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Admit it or not, chocolate is on the mind of most of us, especially in February. That said, everything must be in moderation for chocolate to provide health-enhancing benefits rather than health-depleting disorders.

Chocolate is made from plants—it contains many of the health benefits of dark vegetables—antioxidant-rich flavonoids which protect the body from aging caused by free-radicals that can lead to heart disease. Dark chocolate contains a large number of antioxidants (nearly eight times the number in strawberries)—flavonoids also help relax blood pressure through production of nitric oxide and also balance certain hormones.

Health Benefits of Chocolate

Decreases Stroke Risk. A 2011 Swedish study found that women who ate more than 45 grams [one and a half ounces] of chocolate a week had a 20 percent lower risk of stroke than women who ate fewer than nine to our ears!

Boosts Heart Health—Regular consumption of chocolate provides a host of benefits for your heart, including lowering blood pressure and gbadh LDL cholesterol—lowering risk of heart disease. Dark chocolate is especially heart-healthy with its inflammation-fighting properties.

Satisfies—Rich in fiber, dark chocolate actually helps keep you full, you'll eat less, according to Dr. David Katz, founding director of Yale University's Prevention Research Center. According to Katz, "Regular chocolate eaters might do themselves a favor by treating themselves to a bite instead of snacking on eleven other things first." A University of Copenhagen study found that dark chocolate does the trick much better than milk chocolate and may even reduce cravings for sweet, salty and fatty foods.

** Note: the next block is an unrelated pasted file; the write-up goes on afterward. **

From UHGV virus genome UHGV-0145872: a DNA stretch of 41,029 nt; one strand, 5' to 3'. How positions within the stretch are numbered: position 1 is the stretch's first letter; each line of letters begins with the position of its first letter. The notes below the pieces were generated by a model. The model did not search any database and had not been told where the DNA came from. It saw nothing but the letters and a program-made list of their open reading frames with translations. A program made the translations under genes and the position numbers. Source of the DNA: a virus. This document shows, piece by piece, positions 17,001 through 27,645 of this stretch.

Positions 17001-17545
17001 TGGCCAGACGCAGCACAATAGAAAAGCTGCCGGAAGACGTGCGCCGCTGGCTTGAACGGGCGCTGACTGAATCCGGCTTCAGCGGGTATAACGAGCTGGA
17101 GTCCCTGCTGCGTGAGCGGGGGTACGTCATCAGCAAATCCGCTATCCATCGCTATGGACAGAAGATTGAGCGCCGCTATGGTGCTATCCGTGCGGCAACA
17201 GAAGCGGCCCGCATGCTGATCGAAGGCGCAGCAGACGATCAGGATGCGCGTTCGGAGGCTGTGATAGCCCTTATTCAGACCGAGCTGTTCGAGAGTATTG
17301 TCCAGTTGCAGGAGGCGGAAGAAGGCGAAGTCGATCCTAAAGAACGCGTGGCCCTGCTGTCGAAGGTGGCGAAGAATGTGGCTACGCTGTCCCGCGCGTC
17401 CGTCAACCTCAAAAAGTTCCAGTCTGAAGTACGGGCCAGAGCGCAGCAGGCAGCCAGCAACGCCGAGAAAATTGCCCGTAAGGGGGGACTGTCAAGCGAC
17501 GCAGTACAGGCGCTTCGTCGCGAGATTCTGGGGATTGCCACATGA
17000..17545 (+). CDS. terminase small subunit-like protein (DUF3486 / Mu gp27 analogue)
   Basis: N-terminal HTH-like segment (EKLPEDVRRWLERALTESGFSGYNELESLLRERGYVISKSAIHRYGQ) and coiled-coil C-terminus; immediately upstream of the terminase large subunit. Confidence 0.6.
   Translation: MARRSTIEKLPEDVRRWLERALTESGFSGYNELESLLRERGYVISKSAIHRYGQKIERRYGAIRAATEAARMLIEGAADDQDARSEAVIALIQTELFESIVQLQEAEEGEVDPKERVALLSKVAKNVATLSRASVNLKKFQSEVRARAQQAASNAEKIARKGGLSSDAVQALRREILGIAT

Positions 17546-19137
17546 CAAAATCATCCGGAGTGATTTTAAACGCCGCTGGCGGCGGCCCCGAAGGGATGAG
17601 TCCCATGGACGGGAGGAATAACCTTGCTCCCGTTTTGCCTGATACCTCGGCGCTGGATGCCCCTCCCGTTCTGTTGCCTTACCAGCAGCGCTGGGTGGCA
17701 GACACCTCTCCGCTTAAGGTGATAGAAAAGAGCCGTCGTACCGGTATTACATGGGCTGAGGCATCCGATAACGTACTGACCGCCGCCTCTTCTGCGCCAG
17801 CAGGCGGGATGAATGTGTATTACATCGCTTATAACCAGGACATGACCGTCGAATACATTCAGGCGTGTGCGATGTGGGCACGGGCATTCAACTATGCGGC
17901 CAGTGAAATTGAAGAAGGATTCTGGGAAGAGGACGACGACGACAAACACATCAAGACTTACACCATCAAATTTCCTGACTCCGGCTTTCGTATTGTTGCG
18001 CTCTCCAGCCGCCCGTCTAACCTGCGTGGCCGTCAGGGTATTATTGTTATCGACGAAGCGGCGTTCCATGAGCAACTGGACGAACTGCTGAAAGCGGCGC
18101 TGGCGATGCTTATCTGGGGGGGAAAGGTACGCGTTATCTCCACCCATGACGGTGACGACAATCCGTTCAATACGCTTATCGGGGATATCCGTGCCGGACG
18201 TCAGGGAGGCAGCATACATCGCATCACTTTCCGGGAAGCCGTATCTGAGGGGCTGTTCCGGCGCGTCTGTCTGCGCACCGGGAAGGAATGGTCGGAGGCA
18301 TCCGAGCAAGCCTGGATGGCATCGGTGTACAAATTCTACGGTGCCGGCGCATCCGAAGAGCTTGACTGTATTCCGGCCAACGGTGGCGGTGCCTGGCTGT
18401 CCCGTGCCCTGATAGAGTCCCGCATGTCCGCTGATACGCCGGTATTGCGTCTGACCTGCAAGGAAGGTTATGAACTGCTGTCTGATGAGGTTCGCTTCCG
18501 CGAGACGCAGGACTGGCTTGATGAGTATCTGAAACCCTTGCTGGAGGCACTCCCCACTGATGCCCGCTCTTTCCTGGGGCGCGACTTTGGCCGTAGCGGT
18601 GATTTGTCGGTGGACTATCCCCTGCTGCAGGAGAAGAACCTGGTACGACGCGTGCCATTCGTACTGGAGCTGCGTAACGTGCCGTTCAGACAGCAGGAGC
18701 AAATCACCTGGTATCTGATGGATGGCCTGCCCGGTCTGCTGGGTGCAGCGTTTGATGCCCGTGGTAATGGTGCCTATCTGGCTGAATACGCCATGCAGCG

Helps Diabetes—An Italian study from 2005 found that regularly eating chocolate increases insulin sensitivity—reducing risk of developing diabetes.

Skin-Protective—Dark chocolate is actually good for your skin; the opposite of what most of us believe. The antioxidants in dark chocolate, flavonoids, offer some UV protection from sun damage—no, you can't skip the sunscreen!

Can Quiet Coughs—Canft stop coughing? An ingredient in chocolate called obromine seems to reduce activity of the vagus nerve, the part of the brain that triggers hard-to-shake coughs. In late 2010, the BBC reported that scientists were investigating creating a drug containing more obromine to replace cough syrups containing codeine, which have risky side effects.

Nature's Mood Booster—Indulging your sweet tooth occasionally feels great and consumers report feeling less stressed.

Improves Blood Flow—Cocoa has anticlotting, blood-thinning properties that work in a similar way to aspirin, according to Dr. Fitzgerald, which can improve blood flow and circulation.

Vision Enhancement—A 2011 study at the University of Reading reported that chocolate increased retina blood flow, giving vision a boost—good news especially for baby-boomers.

Improves IQ—Anytime you improve blood flow to the brain people are more alert, awake and better at multi-tasking. The flavanols in chocolate are credited for this benefit because they support cellular and metabolic activities by providing antioxidant support that squelches inflammation—the root cause of most deadly chronic disorders. 

Gloria Gilbere, DAHom, PhD

Dr. Gloria Gilbère (CDP, DA Hom, ND, PhD, DSC, EcoErgonomist, Wholistic Rejuvenist, Certified HTMA Practitioner) is Founder/CEO of the Institute for Wholistic Rejuvenation – after 22 years of owning/operating two health clinics in Idaho she relocated her Health Sciences/Research/Cooking Institute division to Cotacachi, Ecuador, S.A.

Her worldwide consulting via phone and Skype continues as does the Institute for Wholistic Rejuvenation in Idaho. Visit her website at or call (888.352.8175) to schedule a consultation or register for her post-graduate courses.

NEWS FLASH: Ready to learn more about simple recipes that can give you what I call the Anti-Inflammation Advantage? Download your free 40+ page cookbook The Anti-Inflammation Recipe Sampler at